Once in A Blue… Blood?
Jeff Russell Ancheta
Old Dominion University
19 November 2018
Word Count: 2156
There were many theories of how the human visual system worked from Plato, Aristotle, Galen, etc. (Stanford, 1999). Scientists were only able to understand how human vision worked through studying the eye of the horseshoe crab which contained a neural network (Lie & Passaglia, 2009). They have found that horseshoe crabs are the perfect interactive model for understanding how the human visual system operates since horseshoe crabs have rods and cones that are 100 times bigger than the human eye. Hartline and Graham (1932) discovered that humans had the ability to “adapt visual sensitivity to ambient lighting conditions” due to visual adaptation and spectral sensitivity in the retina. The retina is the layer at the back of the eyes where the macular, which contains special light-sensitive cells, trigger nerve impulses that sends the image to the brain (Barlow, 2009).
There are four species of horseshoe crabs, the Limulus polyphemus which can be found in North America, and the other three which can all be found in Asia: the Tachypleus tridentatus, Tachypleus gigas, and Carcinoscorpius rotundicauda (Walls, Berkson, & Smith, 2002). These arthropods have been around nearly 300 million years ago and survived the K-T (Cretaceous-Tertiary) event which paleontologists theorized for the mass extinction of dinosaurs (Sacred Heart University, 2018). Horseshoe crab has earned the title “living fossils” because fossil evidence shows that they have been inhabiting the planet for more than 350 million years (Kreamer & Michels, 2009). But how did such a small creature survive for millions of years? The answer is in their blue blood. The blue pigmentation of their blood is due to the copper that is present in hemocyanin (Wisniewski, 2018). The word hemocyanin is composed of two parts: the Latin word heme, which means “blood,” combined with the Latin element cyanin, which means “blue.” If the horseshoe crab ever becomes injured, the infected area becomes sealed off by the clotting agent called amebocyte lysate (Wisniewski, 2018).
The blood of the horseshoe crab has paved the way for endotoxin screening in the pharmaceutical and biomedical industries. Consequently, over the years the horseshoe crab population has begun to decrease, and the International Union for the Conservation of Nature listed the species as “vulnerable,” just a category short from being endangered (IUCN, 2016). Therefore, humans should not rely heavily on the use of horseshoe crab blood as it will have negative effects on the ecosystem, biomedical industry, and commercial fisheries. Instead, we should find other alternatives to horseshoe crab blood such as adopting the use of the recombinant Factor C (rFC).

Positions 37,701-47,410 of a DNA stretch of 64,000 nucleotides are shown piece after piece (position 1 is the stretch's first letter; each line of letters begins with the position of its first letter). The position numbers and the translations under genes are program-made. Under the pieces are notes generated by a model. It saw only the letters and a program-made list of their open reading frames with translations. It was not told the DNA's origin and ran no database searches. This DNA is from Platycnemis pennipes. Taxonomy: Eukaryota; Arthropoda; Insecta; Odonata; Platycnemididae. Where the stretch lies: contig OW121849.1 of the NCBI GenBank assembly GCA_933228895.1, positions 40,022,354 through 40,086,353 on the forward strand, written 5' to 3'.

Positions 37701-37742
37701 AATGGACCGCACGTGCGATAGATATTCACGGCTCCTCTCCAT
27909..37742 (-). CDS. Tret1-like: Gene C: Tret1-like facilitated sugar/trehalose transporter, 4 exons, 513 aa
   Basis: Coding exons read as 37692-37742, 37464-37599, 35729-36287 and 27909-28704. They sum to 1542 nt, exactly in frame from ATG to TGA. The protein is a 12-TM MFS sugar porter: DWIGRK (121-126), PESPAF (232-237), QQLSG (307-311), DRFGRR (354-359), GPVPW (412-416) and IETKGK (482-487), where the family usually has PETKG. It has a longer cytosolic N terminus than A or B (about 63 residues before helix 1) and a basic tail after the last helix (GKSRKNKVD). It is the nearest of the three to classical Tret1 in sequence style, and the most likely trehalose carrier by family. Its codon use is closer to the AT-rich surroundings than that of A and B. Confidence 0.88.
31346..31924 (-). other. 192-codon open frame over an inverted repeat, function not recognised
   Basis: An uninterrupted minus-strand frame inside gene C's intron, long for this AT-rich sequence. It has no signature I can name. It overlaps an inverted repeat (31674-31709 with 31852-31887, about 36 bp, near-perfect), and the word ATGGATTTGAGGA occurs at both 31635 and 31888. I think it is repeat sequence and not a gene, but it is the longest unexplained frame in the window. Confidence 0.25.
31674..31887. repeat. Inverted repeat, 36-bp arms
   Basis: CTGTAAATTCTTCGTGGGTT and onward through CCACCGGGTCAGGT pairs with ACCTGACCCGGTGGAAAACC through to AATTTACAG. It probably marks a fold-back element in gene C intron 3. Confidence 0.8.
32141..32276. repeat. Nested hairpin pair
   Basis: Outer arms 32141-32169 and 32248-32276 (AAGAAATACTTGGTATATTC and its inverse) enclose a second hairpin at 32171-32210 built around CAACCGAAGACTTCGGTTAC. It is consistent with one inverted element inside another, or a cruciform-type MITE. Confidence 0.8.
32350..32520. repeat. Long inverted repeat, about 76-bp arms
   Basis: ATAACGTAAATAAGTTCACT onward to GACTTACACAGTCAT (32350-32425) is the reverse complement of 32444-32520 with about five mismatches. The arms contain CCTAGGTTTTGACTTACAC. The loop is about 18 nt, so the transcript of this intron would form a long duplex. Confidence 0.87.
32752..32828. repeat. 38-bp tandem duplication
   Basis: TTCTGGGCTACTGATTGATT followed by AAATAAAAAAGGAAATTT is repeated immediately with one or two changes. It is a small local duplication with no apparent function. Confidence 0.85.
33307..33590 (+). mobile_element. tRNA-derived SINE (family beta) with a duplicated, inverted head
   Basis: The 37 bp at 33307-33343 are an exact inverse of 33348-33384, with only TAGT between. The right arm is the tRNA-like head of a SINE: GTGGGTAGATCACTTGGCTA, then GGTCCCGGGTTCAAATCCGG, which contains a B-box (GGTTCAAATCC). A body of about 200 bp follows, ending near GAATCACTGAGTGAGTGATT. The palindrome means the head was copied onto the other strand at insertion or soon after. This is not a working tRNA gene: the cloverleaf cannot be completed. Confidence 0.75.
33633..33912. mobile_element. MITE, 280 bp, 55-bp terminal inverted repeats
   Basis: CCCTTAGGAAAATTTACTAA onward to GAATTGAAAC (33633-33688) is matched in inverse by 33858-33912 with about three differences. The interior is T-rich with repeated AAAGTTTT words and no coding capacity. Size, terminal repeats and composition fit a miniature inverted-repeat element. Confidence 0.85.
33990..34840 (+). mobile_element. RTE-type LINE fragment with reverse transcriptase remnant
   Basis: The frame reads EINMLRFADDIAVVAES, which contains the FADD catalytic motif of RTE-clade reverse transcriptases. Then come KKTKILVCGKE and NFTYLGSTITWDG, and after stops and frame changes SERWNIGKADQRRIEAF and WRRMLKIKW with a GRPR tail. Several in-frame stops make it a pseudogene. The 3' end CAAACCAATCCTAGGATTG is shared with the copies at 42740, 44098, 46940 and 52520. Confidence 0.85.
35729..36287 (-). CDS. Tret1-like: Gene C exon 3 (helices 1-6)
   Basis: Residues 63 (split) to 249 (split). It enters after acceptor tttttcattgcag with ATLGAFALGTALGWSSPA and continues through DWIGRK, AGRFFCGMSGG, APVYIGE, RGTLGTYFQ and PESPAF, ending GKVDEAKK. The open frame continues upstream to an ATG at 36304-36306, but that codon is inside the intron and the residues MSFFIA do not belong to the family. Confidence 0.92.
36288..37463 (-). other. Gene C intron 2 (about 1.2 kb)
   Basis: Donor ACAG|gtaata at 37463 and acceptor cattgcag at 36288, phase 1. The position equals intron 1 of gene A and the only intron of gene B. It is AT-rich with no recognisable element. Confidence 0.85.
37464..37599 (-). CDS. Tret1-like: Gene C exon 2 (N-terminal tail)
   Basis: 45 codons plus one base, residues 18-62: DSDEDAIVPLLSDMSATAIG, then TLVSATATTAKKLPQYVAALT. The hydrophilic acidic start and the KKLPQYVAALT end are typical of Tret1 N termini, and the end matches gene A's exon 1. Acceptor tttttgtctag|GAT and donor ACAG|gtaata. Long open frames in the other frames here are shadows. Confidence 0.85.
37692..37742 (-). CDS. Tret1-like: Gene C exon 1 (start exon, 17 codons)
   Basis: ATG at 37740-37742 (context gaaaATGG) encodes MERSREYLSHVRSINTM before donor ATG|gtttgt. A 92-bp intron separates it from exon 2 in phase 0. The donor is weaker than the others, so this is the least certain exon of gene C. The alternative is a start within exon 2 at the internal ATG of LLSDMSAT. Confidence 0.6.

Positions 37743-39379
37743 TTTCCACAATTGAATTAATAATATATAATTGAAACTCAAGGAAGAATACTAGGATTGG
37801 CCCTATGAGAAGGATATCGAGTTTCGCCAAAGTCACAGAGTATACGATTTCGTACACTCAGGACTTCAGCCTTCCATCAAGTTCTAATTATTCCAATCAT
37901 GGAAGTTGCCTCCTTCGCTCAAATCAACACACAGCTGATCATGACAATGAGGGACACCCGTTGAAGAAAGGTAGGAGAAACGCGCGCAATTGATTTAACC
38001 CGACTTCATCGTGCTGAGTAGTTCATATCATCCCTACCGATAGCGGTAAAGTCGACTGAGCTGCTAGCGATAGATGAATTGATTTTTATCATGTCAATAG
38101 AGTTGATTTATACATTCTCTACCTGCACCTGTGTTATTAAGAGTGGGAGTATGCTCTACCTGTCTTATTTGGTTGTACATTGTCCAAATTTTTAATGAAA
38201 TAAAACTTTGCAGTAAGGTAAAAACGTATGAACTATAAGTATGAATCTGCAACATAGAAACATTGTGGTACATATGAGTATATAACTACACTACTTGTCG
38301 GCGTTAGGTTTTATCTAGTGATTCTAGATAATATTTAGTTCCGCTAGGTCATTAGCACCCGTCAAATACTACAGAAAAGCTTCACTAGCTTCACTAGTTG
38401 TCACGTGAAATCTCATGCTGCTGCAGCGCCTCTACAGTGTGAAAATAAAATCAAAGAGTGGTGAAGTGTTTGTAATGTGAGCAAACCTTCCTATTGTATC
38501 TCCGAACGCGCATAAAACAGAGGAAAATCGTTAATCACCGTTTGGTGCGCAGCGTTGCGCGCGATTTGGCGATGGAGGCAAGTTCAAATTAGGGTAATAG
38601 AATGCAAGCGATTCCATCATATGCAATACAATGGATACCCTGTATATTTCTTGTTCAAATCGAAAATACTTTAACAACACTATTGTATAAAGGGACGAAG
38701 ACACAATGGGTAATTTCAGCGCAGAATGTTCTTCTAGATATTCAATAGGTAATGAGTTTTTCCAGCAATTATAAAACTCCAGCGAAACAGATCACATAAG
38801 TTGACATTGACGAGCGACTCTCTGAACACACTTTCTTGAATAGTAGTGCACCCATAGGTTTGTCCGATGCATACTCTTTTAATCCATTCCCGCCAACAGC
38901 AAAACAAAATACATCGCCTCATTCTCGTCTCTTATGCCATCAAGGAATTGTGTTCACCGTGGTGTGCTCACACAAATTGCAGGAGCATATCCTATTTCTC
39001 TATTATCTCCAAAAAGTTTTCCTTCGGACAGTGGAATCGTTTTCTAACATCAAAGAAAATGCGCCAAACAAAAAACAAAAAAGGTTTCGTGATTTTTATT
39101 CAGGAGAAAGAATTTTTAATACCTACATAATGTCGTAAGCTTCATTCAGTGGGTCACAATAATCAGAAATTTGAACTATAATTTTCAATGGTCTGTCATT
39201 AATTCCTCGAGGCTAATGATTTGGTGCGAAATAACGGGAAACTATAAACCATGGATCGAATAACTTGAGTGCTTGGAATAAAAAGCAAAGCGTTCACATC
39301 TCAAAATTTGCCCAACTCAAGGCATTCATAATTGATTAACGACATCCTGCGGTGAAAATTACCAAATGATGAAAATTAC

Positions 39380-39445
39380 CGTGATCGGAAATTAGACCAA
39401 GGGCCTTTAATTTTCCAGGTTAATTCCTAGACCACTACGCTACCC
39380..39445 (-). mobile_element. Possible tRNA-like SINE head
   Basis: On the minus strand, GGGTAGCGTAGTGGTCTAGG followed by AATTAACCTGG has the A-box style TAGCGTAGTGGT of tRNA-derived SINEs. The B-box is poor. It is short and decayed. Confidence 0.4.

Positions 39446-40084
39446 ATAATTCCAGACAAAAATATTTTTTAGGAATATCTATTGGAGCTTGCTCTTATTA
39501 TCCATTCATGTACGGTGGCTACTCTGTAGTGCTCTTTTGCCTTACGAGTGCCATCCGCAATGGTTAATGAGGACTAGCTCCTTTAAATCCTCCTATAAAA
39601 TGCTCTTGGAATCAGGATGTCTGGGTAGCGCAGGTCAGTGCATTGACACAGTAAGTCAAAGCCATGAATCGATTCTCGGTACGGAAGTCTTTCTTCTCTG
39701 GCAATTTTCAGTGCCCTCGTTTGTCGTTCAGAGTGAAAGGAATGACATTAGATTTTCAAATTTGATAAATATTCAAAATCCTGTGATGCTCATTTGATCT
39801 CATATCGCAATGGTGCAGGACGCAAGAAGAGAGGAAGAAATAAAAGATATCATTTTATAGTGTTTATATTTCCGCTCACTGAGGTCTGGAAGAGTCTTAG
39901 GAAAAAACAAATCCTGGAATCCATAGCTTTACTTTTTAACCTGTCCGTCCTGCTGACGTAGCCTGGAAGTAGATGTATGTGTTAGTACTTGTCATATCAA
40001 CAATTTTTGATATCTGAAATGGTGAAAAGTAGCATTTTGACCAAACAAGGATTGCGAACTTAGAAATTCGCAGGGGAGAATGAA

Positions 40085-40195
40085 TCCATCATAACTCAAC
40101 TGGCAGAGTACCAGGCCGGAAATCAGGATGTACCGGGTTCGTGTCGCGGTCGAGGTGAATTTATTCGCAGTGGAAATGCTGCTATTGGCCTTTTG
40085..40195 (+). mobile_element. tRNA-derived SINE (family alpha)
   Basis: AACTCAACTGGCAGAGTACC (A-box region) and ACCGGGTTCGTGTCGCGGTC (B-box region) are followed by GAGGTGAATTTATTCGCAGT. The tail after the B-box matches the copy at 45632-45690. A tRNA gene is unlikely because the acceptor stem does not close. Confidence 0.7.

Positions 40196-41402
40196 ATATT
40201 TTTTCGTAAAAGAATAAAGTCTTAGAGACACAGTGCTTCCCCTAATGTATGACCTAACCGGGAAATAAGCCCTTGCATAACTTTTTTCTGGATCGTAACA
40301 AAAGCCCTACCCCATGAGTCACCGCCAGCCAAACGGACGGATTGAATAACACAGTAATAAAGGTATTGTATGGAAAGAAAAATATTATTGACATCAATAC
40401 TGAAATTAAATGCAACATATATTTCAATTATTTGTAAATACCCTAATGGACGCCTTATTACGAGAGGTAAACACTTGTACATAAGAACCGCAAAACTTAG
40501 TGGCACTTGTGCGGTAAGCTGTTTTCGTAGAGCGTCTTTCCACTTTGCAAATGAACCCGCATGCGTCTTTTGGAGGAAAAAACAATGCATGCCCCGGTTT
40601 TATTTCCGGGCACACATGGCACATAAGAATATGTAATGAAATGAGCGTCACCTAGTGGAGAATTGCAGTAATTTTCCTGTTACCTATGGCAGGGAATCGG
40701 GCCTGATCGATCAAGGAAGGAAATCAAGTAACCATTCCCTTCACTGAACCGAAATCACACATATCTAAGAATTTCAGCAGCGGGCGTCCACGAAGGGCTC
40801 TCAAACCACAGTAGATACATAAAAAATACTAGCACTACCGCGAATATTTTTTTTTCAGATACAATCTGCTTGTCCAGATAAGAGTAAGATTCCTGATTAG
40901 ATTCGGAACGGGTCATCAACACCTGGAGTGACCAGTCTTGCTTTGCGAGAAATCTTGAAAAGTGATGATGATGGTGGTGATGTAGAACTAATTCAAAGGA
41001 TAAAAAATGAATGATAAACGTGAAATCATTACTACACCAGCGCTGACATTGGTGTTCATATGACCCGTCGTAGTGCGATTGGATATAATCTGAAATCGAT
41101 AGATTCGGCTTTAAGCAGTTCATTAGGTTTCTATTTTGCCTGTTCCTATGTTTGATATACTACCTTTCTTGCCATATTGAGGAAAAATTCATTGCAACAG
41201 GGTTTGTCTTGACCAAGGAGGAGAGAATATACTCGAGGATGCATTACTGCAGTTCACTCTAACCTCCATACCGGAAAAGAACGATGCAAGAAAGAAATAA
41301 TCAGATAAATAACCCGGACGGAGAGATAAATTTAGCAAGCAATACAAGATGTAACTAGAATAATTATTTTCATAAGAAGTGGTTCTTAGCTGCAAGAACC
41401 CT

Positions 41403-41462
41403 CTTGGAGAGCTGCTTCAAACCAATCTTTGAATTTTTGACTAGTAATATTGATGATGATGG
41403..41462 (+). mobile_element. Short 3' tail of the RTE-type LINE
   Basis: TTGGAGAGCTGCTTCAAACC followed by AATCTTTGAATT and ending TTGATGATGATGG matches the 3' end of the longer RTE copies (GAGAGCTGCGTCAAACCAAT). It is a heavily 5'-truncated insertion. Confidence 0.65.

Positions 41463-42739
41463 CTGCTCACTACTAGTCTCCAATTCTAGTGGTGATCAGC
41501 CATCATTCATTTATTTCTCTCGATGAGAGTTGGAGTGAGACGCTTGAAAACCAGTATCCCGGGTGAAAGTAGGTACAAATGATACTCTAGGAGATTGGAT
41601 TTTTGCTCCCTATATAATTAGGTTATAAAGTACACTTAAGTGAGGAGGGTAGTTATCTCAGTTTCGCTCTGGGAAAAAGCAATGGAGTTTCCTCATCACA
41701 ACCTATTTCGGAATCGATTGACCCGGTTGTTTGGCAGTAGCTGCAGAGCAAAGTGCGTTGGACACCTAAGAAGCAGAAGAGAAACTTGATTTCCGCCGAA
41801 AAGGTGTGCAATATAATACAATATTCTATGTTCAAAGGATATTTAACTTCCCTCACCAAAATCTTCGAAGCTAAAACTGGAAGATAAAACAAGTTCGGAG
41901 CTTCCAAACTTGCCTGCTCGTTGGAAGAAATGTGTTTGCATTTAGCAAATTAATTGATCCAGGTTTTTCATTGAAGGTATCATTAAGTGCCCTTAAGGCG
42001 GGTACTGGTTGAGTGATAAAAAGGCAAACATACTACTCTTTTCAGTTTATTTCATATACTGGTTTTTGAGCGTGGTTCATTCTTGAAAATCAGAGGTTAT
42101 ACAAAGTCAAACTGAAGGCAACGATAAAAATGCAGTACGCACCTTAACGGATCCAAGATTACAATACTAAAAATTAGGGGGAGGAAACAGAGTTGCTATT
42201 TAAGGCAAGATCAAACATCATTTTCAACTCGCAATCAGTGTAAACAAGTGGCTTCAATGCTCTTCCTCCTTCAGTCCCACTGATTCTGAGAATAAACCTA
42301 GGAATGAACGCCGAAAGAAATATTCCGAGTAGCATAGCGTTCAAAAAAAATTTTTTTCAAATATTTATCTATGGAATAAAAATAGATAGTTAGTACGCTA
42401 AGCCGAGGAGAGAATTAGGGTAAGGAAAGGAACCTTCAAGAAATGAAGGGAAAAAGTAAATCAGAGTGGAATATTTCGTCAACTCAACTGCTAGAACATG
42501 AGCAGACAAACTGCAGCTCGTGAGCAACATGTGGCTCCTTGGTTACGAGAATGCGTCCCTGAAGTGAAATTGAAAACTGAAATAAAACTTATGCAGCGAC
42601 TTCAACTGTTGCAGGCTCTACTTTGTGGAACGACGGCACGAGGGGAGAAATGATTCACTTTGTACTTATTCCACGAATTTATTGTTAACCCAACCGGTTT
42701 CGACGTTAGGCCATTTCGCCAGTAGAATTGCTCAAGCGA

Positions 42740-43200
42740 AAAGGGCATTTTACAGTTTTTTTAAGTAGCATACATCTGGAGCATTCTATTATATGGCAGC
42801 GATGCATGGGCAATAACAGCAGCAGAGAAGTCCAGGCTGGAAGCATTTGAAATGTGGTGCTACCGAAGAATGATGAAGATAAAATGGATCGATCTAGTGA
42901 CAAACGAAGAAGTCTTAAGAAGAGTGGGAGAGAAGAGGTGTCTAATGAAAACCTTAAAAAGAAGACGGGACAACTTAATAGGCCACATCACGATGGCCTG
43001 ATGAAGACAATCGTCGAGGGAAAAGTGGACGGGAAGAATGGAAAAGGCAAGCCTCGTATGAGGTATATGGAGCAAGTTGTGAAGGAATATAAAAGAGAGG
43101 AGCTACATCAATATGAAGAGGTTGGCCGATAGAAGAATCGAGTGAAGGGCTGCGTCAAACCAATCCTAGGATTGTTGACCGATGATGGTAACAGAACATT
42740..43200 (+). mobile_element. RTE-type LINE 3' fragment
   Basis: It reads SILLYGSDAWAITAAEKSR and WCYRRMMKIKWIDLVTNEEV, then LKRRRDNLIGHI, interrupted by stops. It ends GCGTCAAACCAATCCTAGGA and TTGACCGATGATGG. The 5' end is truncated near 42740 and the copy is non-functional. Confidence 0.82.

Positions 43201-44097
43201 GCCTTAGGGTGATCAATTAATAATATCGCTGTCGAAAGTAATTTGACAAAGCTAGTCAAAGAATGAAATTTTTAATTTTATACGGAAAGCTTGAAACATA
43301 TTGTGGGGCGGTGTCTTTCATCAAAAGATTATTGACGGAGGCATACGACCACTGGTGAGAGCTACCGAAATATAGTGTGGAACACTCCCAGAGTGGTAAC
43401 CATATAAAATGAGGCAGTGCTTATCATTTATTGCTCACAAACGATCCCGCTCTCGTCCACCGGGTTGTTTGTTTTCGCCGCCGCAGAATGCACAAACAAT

Statistics show over 85% of people get vaccinated (National Center for Health Statistics, 2016). However, before a human gets vaccinated, every medical dose must be tested for contamination (Madrigal, 2014). Madrigal explains that in order to test for contamination in drugs, scientist use the unique blood of horseshoe crabs as it is “sensitive to toxins and bacteria.” “Of all marine species, horseshoe crabs have contributed the most to medical and physiological research” (US Fish & Wildlife Service, 2006). However, the necessity for the species’ blood in the biomedical industry has caused a decrease in their population (Frank ; Tang, 2018). In a world where infectious diseases are the leading cause of death and human’s dependent on horseshoe crab blood, it is imperative that we prevent the extinction of their species.
In order to draw blood from the horseshoe crab, the animal must go through an ordeal process that sometimes leave them traumatized (Frank & Tang, 2018). Armstrong & Conrad (2008) clarifies that horseshoe crabs receive a “direct cardiac puncture” and then hung upside down to let gravity help the blood ooze out of their heart and into a flask. Maloney, Phelan, and Simmons (2018) provide a photograph (figure 1) that illustrates how the bleeding process is conducted. This bleeding process usually kills about 150,000 horseshoe crabs (Kreamer & Michels, 2009) while the rest who make it out alive are sold to commercial fisheries (Cramer, 2018). Although there are few lucky ones that get returned to their natural habitat, studies have shown that “10% to 25% of the animals will die within the first couple days after bleeding” and the rest suffer from “behavioral defects” such as stunted growth and the inability to breed (Frank & Tang, 2018).